You know what it’s like, when your friends talk endlessly about that one-in-a-million person? Upon seeing pictures, hearing of their incredible achievements, or uncovering their tragic history, you begin to feel as though you know that person already. Still, all the buildup serves to produce is an expectant and awkward introduction. Nothing compares to a personal, first impression.
Openings-wise, Evita gave me the Andrew-Lloyd-Webber impression right away. It began with a stentorian, orchestral eulogy that could have only been his brainchild. To this Phantom geek, it seemed very much like “Don Juan Triumphant,” in mourning. With heavy discords and thick fog, members of the ensemble fell to their knees with grief that affected all.
All, except Che, the second fabulous narrator we’ve seen as a program this month alone. Much like the Emcee in Theater Latte Da’s Cabaret, Che, was more complex than the characters whose lives he recounted. He honors the life of the well-loved Eva Peron with such disdain, you found yourself absolutely despising her. Indeed, Josh Young made a tireless, handsome revolutionary. Conversely, it’s hard not to love a character that demands just as much, if not more, vocal and physical stamina than Christine Diae. I feel so fortunate to have had the opportunity to witness the eighth wonder of this sad world: Caroline Bowman’s voice. This beautiful triple-threat’s performance was spotless, and I’m certain I won’t see another one quite like it ever again. I only regret that these two people played the only 3-Dimensional characters in the entire play. Everyone else was merely a steppingstone. Then again, we can’t all be Rent.
My first impression of Evita was also enriched because my mother was there. Yes, it was a beautiful theatrical experience to share with a parent, but my parent also happens to have a degree in textiles and costume design, so I actually learned a little something. We discussed everything from the historical accuracy of the wigs to the silhouettes of Eva’s dresses. With Christopher Orams’s homage to Dior’s “New Look”, Evita served not only as eye candy, but poetic food for thought. Eva Peron lived through a time when conservative, militaristic fashion was not only in solidarity with world events, but a necessity, in order to salvage fabric. Waste was an intolerable crime. When Dior’s New Look brought massive A-lines with heaps of gratuitous fabric, people were outraged. Eva stood for that decadence and privilege, and invited her countrymen to share her success. When she started to lose her steam, Eva’s costumes became more and more conservative, with gray, unflattering colors. Anywho, I thought that the costumes were brilliant.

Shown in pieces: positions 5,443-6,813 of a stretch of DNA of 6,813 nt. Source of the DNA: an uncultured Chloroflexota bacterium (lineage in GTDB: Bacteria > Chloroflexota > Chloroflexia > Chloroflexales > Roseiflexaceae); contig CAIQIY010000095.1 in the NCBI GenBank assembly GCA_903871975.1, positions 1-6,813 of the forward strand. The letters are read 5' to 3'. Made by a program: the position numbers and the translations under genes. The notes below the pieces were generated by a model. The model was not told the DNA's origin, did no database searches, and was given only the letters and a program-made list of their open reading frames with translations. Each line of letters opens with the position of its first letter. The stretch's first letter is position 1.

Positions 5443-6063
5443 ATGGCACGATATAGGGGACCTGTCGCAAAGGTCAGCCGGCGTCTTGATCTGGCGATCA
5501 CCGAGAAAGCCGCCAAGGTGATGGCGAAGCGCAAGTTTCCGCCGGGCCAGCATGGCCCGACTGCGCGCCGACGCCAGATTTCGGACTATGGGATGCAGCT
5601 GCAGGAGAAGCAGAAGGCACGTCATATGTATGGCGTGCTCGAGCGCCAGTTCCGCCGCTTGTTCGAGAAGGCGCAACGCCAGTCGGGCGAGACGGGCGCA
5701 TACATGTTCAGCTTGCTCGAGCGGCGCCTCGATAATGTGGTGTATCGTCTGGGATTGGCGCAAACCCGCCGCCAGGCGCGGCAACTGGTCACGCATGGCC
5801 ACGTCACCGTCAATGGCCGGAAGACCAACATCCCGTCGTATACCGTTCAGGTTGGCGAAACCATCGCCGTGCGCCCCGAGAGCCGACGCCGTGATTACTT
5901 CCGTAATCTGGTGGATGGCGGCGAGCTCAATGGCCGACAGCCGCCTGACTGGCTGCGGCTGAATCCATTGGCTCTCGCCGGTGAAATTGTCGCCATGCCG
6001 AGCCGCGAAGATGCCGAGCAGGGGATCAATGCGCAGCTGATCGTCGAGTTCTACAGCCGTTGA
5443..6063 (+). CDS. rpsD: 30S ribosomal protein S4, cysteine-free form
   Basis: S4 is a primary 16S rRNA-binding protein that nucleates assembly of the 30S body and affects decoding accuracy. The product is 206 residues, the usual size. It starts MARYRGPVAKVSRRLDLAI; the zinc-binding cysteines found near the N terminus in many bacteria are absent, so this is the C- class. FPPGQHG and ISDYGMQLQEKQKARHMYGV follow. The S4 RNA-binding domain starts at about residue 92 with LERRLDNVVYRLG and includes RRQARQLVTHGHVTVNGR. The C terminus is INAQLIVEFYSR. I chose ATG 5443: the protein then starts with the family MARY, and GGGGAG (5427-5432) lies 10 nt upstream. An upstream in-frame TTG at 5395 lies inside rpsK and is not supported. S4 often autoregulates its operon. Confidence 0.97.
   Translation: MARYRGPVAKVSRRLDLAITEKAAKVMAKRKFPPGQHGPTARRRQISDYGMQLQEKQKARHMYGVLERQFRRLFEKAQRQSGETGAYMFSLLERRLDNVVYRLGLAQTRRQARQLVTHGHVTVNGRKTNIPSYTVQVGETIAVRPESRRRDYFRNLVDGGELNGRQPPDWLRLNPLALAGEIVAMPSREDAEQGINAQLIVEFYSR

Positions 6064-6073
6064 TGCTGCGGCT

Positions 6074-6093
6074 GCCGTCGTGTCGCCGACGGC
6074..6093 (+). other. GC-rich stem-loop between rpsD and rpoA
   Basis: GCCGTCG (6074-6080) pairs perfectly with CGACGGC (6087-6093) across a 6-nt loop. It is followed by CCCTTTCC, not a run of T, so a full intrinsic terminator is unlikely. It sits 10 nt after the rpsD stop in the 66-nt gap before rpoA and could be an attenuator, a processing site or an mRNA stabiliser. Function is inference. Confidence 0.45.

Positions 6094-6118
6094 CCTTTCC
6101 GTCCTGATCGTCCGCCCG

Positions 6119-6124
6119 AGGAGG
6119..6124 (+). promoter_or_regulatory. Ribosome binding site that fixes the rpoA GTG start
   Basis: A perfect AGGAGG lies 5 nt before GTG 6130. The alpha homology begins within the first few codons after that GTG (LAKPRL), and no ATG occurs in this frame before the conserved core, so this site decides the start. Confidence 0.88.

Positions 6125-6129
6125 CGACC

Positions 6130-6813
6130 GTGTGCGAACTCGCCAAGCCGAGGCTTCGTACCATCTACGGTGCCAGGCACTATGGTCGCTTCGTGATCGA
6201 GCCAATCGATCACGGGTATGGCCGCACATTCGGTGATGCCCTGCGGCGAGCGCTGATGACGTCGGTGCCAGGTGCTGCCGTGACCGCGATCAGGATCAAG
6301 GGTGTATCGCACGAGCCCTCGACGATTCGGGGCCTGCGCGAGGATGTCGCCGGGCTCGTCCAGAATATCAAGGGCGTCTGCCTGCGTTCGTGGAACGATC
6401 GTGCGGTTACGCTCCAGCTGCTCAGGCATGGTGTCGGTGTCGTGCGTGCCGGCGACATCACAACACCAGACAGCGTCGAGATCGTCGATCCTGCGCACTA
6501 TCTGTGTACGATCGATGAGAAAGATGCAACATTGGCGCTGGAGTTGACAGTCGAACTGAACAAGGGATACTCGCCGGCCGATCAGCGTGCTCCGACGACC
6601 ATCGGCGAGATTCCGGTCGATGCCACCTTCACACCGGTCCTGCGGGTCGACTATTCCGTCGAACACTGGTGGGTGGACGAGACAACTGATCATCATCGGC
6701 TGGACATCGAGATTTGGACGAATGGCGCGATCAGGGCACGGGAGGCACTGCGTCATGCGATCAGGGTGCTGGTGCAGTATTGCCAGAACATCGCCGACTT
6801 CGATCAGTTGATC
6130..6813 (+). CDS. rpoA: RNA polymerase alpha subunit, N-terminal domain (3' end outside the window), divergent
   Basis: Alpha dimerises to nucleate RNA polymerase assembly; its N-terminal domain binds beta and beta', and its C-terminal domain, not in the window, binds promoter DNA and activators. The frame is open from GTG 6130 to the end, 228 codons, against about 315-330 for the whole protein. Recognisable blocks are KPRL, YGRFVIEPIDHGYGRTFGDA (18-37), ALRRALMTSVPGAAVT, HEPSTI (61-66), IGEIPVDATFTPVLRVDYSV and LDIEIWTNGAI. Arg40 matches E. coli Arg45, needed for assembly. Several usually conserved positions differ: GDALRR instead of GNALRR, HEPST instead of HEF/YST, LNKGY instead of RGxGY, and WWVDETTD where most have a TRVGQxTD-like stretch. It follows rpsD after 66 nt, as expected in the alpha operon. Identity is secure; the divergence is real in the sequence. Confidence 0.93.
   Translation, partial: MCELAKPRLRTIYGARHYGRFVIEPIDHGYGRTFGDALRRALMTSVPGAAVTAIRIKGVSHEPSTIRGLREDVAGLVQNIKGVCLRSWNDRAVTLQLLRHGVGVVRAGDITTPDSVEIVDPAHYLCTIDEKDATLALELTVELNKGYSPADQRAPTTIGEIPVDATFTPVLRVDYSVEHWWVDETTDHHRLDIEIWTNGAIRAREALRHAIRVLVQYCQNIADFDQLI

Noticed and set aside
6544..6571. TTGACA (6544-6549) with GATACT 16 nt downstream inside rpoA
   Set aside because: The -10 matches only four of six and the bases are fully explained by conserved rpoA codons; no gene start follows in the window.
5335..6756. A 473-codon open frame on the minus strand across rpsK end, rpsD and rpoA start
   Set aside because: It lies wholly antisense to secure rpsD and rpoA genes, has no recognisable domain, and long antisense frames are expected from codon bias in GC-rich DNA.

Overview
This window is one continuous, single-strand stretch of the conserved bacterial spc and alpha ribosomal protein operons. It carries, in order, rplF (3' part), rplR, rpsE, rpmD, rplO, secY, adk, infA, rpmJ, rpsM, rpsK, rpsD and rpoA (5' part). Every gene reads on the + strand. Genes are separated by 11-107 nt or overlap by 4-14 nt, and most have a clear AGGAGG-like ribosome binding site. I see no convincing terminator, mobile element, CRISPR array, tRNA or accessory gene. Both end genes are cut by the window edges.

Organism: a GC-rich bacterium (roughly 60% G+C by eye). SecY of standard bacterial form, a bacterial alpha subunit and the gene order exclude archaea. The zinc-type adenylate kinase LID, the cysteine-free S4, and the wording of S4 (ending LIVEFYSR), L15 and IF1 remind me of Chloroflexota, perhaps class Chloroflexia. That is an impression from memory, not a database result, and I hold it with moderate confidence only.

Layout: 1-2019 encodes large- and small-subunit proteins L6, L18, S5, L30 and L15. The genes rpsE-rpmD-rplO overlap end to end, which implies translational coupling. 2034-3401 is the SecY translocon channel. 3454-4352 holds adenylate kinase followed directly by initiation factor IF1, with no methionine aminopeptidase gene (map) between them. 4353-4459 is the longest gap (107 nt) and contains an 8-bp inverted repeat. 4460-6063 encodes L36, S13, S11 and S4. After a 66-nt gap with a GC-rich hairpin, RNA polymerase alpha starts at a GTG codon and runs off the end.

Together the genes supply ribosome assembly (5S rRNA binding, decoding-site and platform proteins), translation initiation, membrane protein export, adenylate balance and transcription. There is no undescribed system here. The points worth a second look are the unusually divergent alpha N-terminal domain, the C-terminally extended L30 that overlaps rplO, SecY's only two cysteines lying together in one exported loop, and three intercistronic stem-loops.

The transitions in this show were lightning fast, which seemed kind of out-of-character for Broadway. There wasn’t even a pause for applause, (much to the relief of our unsynchronized Midwestern audience, I’m sure). I think this stood as a testament to the independence of this show. Much like the title character, it doesn’t require validation the whole way through. Still, the world has validated it several times over. For a show that was written by two men, desperate to prove they weren’t one-hit-wonders, it is far from insecure.
When I sat for the first time through Evita, I kept thinking that cliche: “I’ve heard so much about you!” Now we’ve met, and I can’t get her out of my head.